Benjamin Netanyahu peers down from the enormous billboard with a half-smile. "I don't know who that is, but I imagine he is one of your politicians - he looks like a politician at any rate," sayid Shiraz Bahadur, 31.
"I watch very little news. I arrived in Israel just three months ago. Everything is still new to me. I don't know the names of the leaders and parties, but I know there are elections, and they do speak to me. It is important that the parties that are good for me win," he added, settling down on a blue bench at the corner of Levinsky and Rosh Pina Streets in south Tel Aviv.
With his girlfriend beside him, wrapped in a purple shawl and listening intently, Bahadur spoke last week about coming here from Nepal, around the time when radio reports were saying the gap between Likud and Kadima had shrunk.
"I lived in Sukra, the second-largest city in the country, I worked there as a travel agent," he said. "I came because many of my friends work here. Now I take care of old people on Kibbutz Hama'apil near Hadera."
On the kibbutz he heard of Ehud Barak. "I think he belongs to a good party," Bahadur said, looking around for the Labor chairman's picture on the billboards around him. "I don't know the name of the party he heads. The truth is that I don't know most of the people who are running and what they think exactly. Since I don't have the right to vote, it's less of a practical matter for me. Maybe after another few years in Israel I will know more. Right now it's already too late for me."
Like Bahadur, many people in this part of the city are not concerned about the future of West Bank settlements, or about the growing strength of the right-wing bloc in the roiling political arena. In the early afternoon hours, the community of foreign workers and illegal migrants here is preoccupied with other issues.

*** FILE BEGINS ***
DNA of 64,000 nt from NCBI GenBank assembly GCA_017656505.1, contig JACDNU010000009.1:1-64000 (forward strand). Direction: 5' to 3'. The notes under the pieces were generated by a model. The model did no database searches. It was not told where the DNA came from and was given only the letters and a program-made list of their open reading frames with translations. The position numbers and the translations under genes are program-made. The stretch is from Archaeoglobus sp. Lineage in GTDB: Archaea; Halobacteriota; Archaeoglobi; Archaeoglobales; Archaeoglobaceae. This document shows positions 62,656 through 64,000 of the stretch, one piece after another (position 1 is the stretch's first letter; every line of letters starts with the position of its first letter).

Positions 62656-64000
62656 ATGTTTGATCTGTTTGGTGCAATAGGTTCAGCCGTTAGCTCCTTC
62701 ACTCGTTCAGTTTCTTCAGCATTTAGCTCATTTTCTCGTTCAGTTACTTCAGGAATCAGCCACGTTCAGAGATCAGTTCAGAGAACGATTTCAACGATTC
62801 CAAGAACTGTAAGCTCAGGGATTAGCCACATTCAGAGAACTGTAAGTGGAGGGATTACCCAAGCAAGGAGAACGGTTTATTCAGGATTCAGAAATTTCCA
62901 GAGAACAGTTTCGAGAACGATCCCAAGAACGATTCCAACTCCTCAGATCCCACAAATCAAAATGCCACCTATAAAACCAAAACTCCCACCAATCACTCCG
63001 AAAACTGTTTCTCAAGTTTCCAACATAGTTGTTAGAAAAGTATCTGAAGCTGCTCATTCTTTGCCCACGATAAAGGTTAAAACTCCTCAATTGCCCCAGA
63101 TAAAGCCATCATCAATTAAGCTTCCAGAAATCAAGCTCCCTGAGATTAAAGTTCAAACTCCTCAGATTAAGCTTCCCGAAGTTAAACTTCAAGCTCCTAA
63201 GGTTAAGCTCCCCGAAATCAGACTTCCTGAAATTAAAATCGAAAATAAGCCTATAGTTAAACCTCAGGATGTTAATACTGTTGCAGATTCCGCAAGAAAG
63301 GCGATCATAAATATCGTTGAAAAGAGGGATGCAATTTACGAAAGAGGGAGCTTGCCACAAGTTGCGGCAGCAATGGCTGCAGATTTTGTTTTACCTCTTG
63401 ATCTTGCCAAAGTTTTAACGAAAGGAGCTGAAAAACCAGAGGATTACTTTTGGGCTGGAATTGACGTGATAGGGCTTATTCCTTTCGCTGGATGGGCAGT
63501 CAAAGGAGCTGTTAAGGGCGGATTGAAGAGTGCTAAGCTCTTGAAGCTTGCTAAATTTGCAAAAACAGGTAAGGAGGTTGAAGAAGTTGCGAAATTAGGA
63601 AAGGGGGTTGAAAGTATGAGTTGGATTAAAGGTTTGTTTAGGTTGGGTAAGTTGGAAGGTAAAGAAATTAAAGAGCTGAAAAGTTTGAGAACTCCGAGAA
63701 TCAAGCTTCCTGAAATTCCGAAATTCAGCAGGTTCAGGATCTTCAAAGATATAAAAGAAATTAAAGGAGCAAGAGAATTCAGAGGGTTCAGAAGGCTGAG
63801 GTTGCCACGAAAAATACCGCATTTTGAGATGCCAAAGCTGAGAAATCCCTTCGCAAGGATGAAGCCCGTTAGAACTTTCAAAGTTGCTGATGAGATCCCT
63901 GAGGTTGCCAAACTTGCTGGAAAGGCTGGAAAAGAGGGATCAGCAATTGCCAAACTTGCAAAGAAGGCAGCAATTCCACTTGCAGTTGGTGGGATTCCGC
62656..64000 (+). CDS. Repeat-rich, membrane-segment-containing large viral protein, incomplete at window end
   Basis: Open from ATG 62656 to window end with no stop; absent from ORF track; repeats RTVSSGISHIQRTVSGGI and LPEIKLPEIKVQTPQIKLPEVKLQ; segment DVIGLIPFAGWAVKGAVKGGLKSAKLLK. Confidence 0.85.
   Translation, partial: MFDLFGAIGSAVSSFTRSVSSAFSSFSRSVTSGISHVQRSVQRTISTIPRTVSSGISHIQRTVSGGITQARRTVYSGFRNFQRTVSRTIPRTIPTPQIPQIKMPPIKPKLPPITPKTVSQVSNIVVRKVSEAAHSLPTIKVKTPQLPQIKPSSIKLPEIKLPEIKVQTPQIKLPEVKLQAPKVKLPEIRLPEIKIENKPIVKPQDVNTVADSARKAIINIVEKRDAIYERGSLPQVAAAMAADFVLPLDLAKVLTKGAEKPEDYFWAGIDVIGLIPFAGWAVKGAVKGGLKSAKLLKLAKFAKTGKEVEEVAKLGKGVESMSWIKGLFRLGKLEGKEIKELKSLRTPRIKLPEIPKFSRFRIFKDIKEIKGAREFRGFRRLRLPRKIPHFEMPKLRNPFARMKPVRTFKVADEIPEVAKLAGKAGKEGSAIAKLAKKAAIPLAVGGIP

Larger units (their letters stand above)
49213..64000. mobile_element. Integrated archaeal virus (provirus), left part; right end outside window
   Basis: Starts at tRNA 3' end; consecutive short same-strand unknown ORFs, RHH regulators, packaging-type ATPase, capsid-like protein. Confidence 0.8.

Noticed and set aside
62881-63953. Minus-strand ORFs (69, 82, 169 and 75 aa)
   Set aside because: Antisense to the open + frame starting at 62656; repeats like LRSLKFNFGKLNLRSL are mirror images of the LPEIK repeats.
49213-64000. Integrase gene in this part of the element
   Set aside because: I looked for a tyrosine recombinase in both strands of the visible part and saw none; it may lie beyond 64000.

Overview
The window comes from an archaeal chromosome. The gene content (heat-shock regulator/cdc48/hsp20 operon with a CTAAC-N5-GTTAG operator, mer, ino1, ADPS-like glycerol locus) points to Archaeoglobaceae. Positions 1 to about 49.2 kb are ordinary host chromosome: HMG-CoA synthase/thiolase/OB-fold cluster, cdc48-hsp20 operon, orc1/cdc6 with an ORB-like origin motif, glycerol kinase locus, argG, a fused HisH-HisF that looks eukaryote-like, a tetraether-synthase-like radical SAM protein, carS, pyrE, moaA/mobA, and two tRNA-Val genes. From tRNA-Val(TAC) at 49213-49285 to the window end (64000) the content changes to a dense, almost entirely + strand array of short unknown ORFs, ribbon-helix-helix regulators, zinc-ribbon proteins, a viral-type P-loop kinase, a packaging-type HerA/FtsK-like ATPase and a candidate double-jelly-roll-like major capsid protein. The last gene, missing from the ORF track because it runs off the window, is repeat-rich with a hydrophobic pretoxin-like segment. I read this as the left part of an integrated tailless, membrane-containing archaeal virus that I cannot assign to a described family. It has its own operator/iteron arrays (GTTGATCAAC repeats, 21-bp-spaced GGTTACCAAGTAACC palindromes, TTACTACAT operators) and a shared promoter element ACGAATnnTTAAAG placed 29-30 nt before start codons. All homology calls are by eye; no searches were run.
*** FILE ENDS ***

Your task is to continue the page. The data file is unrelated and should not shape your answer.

Beneath Netanyahu's campaign slogan, "A big Likud, a stable government," an Indian woman is selling lettuce, drawing a cluster of people from among the crowd that fills Levinsky Park with a medley of colors and languages.
The big moments of the election campaign were never experienced here. Nobody had heard of "Bibi's stars" or journalists-turned-politicians. This was not the target audience for media spins about the future of the education portfolio, for coverage of Gil Kopatsch smoking grass at David Ben-Gurion's grave or of Tzipi Livni downing a shot of vodka at a Tel Aviv nightclub.
On the lawn, Sudanese men were sitting in big circles, dressed in shabby clothes, while a Chinese woman desperately tried to sell international calling cards. A short distance away, four male friends of hers sat at a simple restaurant, dressed in their paint-spattered work clothes. Dozens of empty beer bottles littered their table; conversation was at a minimum. As a bus went by bearing a campaign poster for Shas declaring, "A pension for every worker," they refilled their empty glasses. In silence.
On Friday, Eduard Tenderoso, editor of the monthly Manila-Tel Aviv magazine, was working at his office on the third floor of the central bus station, under a ceiling of exposed concrete. Each month he prints about 3,000 copies, which are distributed to Filipino workers throughout the country; on Fridays he gives computer lessons at the office.
"In the previous issue we focused on the war in Gaza, because there were about 120 Filipinos in the Strip," he explained. "We did not address the national elections at that time. We wrote about the local elections in Tel Aviv. For example, I interviewed Dov Khenin, one of the candidates for mayor. Some Filipinos were eligible to vote. As a temporary resident, you can vote in municipal elections, but not in Knesset elections."